Heroin originates from the seed pod of the opium poppy plant. To make heroin,
- Farmers slice the seed pods of the poppy plant with a knife, which causes a milky sap to leak out.
- This sap is collected and dried, which creates opium.
- The opium is then boiled with chemicals and lime, separating the naturally-occurring morphine from other plant material. This is usually on-site at the poppy farm.
- The remaining morphine is processed with acid and heat into heroin, where it reaches its peak potency.
Each stage of the heroin manufacturing process is designed to make the drug purer and more powerful.
Does heroin come from a plant?
Yes, heroin comes from the sap of the poppy plant, officially named Papaver Somniferum L. This is the same plant that produces edible poppy seeds.
Poppies thrive in dry, warm climates and are grown across the Mediterranean region and throughout Southern Asia.
The poppy plant has been used to reduce pain since ancient times. But today, because of its connection to heroin, it is illegal to cultivate poppies for opium in most parts of the world.
Most of the heroin in the US comes from illegal farms in Southern Asia, Mexico or South America.
What is heroin made of?
Heroin that is available on the street is never 100% pure. It is usually a mixture of diacetylmorphine (pure heroin) and filler ingredients.
As heroin is trafficked and sold in the US, manufacturers and dealers “cut” their product, or add other ingredients, to increase profits.
What do people cut heroin with?
Houck et al. (2019) list common fillers used to cut heroin:
- corn starch
- powdered milk
- baking soda
Manufacturers and dealers also add synthetic opioids like fentanyl and carfentanil to their heroin to make it more powerful. Spiking heroin with synthetics drastically increases the potency, which makes it extremely dangerous.
Spiked heroin has caused countless overdose deaths during the opioid crisis. Often, people think that their just getting heroin, when in reality they are using a much more potent mixture of synthetic and natural opioids.
What does heroin look like?
There are three types of heroin on the market: black tar, white, and brown. Each type has a unique appearance:
- Black Tar Heroin: Dark brown or black, sticky, and usually rolled up into a ball. it gets its name because it looks like tar.
- Brown Heroin: This is heroin that is refined more than black tar, but less than white heroin. The granules of the powder are typically larger than those of white heroin and are a darker beige to brown color.
- White Heroin: This is the purest form of the drug but is sometimes cut with fillers to increase the potency even more. It is a fine, white or gray powder.
Heroin is usually sold in small wax paper bags, empty pill capsules (known as caps) or balloons. Often, manufacturers will stamp the baggies with a logo to brand their product.
What is black tar heroin?
Black tar is the term for heroin that has undergone minimal refining and processing. It gets its name from its black, sticky, tar-like appearance.
This form of heroin is usually smoked or dissolved and injected. Unlike powdered forms of the drug, black tar heroin must be heated up before it is injected, and shooting up is more likely to cause vein damage compared to other, more processed forms.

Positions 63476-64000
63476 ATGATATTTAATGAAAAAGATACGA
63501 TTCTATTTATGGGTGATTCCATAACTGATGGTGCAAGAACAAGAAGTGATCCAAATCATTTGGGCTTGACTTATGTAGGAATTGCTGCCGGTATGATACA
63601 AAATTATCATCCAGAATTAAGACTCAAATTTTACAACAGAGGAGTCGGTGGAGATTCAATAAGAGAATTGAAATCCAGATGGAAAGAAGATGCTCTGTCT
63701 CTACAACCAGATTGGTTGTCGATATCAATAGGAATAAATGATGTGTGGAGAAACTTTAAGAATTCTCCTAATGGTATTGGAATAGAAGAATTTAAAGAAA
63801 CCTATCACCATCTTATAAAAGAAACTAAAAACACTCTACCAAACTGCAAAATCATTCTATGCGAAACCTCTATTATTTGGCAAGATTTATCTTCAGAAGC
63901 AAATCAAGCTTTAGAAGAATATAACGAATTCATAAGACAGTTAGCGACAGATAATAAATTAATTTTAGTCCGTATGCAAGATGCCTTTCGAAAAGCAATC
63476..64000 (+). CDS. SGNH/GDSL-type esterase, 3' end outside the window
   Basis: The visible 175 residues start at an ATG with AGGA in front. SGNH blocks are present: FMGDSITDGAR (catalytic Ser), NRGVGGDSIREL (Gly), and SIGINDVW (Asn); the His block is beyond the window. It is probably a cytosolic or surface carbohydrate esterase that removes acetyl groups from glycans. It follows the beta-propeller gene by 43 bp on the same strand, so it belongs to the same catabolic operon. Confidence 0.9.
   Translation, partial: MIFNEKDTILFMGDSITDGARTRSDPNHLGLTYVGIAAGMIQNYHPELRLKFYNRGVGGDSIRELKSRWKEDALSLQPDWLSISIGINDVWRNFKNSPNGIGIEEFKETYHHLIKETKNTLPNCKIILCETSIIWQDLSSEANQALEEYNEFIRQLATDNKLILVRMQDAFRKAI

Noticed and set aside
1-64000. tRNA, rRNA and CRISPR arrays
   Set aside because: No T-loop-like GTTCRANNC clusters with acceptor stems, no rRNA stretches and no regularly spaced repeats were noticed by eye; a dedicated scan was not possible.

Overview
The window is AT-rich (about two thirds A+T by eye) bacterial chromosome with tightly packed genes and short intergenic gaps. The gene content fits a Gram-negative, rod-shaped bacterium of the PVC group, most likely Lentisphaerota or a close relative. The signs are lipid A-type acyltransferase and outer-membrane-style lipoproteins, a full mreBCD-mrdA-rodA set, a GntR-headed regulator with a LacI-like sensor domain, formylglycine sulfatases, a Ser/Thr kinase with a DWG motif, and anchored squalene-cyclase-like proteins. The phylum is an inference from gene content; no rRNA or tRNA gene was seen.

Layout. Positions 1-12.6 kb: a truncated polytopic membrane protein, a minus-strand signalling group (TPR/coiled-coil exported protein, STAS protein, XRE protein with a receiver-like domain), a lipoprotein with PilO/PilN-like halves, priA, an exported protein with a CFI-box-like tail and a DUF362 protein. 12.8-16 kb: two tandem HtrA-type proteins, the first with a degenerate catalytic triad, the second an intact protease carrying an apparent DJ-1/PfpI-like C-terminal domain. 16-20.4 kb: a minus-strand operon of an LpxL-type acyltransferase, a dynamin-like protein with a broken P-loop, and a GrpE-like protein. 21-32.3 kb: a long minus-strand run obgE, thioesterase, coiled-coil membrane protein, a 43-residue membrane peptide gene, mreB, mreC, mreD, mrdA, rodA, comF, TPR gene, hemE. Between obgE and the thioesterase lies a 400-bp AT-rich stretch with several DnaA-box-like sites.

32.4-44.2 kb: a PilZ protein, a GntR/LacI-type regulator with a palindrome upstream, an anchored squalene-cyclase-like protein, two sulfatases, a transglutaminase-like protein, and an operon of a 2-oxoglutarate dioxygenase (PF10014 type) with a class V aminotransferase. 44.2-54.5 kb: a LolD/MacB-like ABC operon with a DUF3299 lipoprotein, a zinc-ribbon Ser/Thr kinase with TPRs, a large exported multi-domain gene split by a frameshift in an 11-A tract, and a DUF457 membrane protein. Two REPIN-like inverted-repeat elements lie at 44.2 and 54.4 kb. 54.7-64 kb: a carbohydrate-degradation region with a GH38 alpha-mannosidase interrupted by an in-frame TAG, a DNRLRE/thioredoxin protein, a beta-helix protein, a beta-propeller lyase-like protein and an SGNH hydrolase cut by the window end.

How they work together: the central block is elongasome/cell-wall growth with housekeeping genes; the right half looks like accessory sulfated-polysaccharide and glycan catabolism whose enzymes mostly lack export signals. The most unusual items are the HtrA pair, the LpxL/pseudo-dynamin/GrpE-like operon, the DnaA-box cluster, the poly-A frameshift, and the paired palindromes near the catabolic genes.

This type of heroin is more common in the Western portion of the US, particularly in Southern California. Most black tar originates in Mexico or South America.
What is China white heroin?
China White is a nickname for heroin that is processed all the way into a dissolvable salt.
It gets its name from its appearance – a white or light grey powder, and the fact that traditionally white heroin came from Asia. However, China white can come from anywhere in the world.
This type of heroin is more popular because it can be snorted, smoked or injected. And, because it is in salt form, it dissolves in cold water and does not have to be heated before injecting.
China white is especially dangerous because of its high purity. It can be found all over the country, but it is most closely associated with the East Coast, where it is smuggled into major port cities.
What is the half-life of heroin?
Heroin has one of the shortest half-lives of any drug, at just two to three minutes. In other words, within 2-3 minutes of using heroin, your body breaks down 50% of the drug into other chemicals.
However, the effects of the drug last much longer than the half-life. The body rapidly breaks down heroin into morphine, but the morphine continues to deliver pain relief and euphoric effects.
Because heroin has such a short half-life, those who are addicted have to use multiple times per day, making the risk of overdose even higher.
What is synthetic heroin?
Synthetic heroin is a term for opioid drugs that resemble heroin but are derived from man-made chemicals rather than the opium poppy.
Synthetic opioids mimic the pain-relieving effects of natural heroin, but can be made entirely in a lab and are often much more potent.
Fentanyl, the most common version of synthetic heroin, is fifty times stronger than heroin. While they are chemically similar to heroin, synthetic opioids are distinct drugs.
Synthetic heroin addiction is treated the same way as addiction to heroin or other opioids.
Medical detox is required followed by therapy to address the root causes of addiction. Inpatient treatment options, like JourneyPure’s drug rehabs in KY, are the most effective because they teach you how to live successfully without opioids.
JourneyPure.com doctors follow rigorous sourcing guidelines and cite only trustworthy sources of information, including peer-reviewed journals, count records, academic organizations, highly regarded nonprofit organizations, government reports and their own expertise with decades in the fields and their own personal recovery.
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